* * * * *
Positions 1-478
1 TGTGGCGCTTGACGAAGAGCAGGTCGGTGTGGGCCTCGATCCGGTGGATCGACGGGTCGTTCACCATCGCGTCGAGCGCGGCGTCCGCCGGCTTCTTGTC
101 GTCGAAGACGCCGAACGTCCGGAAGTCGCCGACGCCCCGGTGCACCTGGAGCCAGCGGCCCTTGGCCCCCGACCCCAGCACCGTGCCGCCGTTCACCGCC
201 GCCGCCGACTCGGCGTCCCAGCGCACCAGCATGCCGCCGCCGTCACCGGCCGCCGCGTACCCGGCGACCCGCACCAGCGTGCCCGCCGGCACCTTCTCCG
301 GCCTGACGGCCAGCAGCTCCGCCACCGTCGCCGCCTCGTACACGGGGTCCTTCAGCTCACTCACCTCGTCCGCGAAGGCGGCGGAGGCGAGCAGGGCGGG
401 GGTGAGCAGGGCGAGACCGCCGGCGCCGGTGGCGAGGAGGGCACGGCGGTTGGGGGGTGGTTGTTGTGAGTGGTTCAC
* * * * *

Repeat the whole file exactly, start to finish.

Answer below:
Positions 1-478
1 TGTGGCGCTTGACGAAGAGCAGGTCGGTGTGGGCCTCGATCCGGTGGATCGACGGGTCGTTCACCATCGCGTCGAGCGCGGCGTCCGCCGGCTTCTTGTC
101 GTCGAAGACGCCGAACGTCCGGAAGTCGCCGACGCCCCGGTGCACCTGGAGCCAGCGGCCCTTGGCCCCCGACCCCAGCACCGTGCCGCCGTTCACCGCC
201 GCCGCCGACTCGGCGTCCCAGCGCACCAGCATGCCGCCGCCGTCACCGGCCGCCGCGTACCCGGCGACCCGCACCAGCGTGCCCGCCGGCACCTTCTCCG
301 GCCTGACGGCCAGCAGCTCCGCCACCGTCGCCGCCTCGTACACGGGGTCCTTCAGCTCACTCACCTCGTCCGCGAAGGCGGCGGAGGCGAGCAGGGCGGG
401 GGTGAGCAGGGCGAGACCGCCGGCGCCGGTGGCGAGGAGGGCACGGCGGTTGGGGGGTGGTTGTTGTGAGTGGTTCAC